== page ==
75 years ago: British government approves plan to partition India
On May 23, 1947, the British cabinet of Labour Prime Minister Clement Attlee gave its approval to a plan for the partition of India along Hindu-Muslim ethno-communalist lines. The ensuing division of the country later in the year would claim the lives of millions.
At the conclusion of World War II, the declining British empire was confronted with the wave of anti-colonial struggles that swept the globe, including in Asia and Africa. In India, opposition to British dominance intensified, culminating in a February 1946 naval revolt in Bombay, which rapidly spread and triggered mass working-class struggles, including general strikes.
The British ruling elite responded by moving towards the granting of a formal independence that would keep India within the sphere of imperialist domination, but that would grant direct control to the local ruling elites.
A British cabinet mission in July 1946 had proposed a federated national government, with semi-autonomous provinces based on religious lines. The British promotion of communalism intensified the agitation of Hindu and Muslim nationalist leaders, who were seeking to ensure that their own sectional capitalist interests would be well-represented in the new state.
Fearing that the federated government would be dominated by the Hindu elite and its political representatives in the Indian National Congress, Muhammad Ali Jinnah of the Muslim League called a “national day of action” in August, 1946. It resulted in major clashes and communal rioting, with thousands killed. The violence would continue, at varying levels, for months.
In March, 1947, Attlee appointed Lord Louis Mountbatten as Britain’s last viceroy of India. He was given a mandate to prepare for formal independence by June 30, 1948. Mountbatten had been encouraged to preserve national unity if possible. Upon his arrival in India, he rapidly concluded that the communal conflicts could be seized upon to divide the oppressed mases of the region on a permanent basis. The British ruling class’s greatest fear was that that the deepening turmoil could discredit all factions of the ruling elite in the subcontinent, creating the conditions for the reemergence of struggles by the working class that transcended ethnic divisions. He lobbied for and won support for a partition from senior Congress leaders.
Mountbatten blithely dismissed warnings that partition would lead to mass killing. This is what occurred when the plan was put into effect in August 1947, with communal violence resulting in anywhere from 200,000 to 2 million deaths. Displacements are estimated at between 10 and 20 million, one of the greatest refugee crises in world history.
100 years ago: Lenin suffers first stroke
On May 25, 1922, Vladimir Lenin, the leader of the Bolshevik Party and head of the Soviet state, suffered a stroke that paralyzed his right arm and leg and impaired other functions. As he later told Leon Trotsky, “I could not even speak or write, and I had to learn everything all over again.”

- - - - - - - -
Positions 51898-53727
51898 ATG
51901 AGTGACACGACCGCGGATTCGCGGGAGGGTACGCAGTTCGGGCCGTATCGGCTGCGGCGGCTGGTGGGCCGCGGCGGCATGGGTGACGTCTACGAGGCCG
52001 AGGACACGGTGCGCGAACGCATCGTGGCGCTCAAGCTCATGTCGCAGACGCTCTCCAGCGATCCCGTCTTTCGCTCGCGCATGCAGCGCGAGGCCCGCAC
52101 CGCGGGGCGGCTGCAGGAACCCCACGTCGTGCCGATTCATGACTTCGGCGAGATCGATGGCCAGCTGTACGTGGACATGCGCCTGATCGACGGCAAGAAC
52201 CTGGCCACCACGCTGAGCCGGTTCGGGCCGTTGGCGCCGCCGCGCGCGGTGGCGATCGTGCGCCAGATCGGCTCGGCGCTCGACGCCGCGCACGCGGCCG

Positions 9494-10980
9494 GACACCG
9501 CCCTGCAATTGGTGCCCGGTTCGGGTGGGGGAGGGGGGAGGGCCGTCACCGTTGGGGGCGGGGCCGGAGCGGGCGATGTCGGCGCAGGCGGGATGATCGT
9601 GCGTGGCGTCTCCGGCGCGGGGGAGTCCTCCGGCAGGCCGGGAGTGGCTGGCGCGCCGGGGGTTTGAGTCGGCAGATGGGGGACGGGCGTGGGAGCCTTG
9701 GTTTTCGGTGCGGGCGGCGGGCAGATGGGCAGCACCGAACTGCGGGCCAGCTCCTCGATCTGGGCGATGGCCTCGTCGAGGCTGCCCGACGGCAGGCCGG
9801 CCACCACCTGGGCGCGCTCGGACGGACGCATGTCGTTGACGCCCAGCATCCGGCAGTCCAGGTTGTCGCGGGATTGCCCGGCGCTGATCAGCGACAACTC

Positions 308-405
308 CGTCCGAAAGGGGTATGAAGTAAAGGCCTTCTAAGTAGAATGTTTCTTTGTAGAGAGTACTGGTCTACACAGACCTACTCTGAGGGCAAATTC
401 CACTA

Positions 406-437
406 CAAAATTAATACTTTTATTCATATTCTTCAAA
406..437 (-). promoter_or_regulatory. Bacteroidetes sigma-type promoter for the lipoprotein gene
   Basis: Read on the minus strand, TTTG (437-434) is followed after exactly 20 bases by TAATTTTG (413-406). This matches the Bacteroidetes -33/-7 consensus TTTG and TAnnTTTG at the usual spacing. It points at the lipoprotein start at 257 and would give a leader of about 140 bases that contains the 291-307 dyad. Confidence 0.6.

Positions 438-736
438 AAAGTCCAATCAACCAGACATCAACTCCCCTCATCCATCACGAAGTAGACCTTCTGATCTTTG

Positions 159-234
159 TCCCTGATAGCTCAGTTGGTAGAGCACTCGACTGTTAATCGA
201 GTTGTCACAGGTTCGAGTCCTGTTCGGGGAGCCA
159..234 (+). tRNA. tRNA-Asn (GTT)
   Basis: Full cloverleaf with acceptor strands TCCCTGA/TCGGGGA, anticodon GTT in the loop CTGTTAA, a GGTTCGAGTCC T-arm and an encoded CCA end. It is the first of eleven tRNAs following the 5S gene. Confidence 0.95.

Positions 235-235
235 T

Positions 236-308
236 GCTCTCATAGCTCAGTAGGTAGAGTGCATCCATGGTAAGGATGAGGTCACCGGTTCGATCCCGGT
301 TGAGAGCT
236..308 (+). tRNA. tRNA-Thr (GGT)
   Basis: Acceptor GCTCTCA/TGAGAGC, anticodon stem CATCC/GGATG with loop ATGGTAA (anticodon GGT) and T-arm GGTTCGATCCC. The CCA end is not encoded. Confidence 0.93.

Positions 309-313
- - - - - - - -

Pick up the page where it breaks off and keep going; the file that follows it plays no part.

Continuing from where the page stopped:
By July, Lenin had regained his ability to write and move, although he did not officially take up work again until October. There were to be three more strokes, one on December 1922, a third in March 1923, and the final one in January 1924, which killed him.
It was in this last period of his life, one of great physical debility, that Lenin took up a struggle against the increasingly independent and self-seeking bureaucracy in the Soviet state apparatus and Communist Party.
Already, at the 11th Party Congress in March 1922, Lenin had warned, “If we take that huge bureaucratic machine, that gigantic heap, we must ask: who is directing whom? I doubt very much whether it can truthfully be said that the Communists are directing that heap. To tell the truth they are not directing, they are being directed.”
During Lenin’s convalescence and relative inactivity in 1922, Josef Stalin, who was becoming the central representative of bureaucratic interests against the party and the working class, formed a secret bloc with Gregory Zinoviev and Lev Kamenev, who began a clandestine campaign against Trotsky in the leading bodies of the party.
In September 1922, Lenin intervened in a dispute between the leaders of the Georgian Communist Party and Stalin over the question of national rights for the smaller, non-Russian nationalities in the proposed Union of Soviet Socialist Republics, which was to be established in December. Lenin opposed the Great Russian chauvinism of Stalin and his accomplices and defended the Georgian Communists.
In this period, he sought the active collaboration of Trotsky in struggle against the bureaucracy and formed a bloc with him against Stalin. It was in December 1922 that he began the series of letters that have come to be known as “Lenin’s Testament,” in which he ultimately called for the removal of Stalin as General Secretary of the party.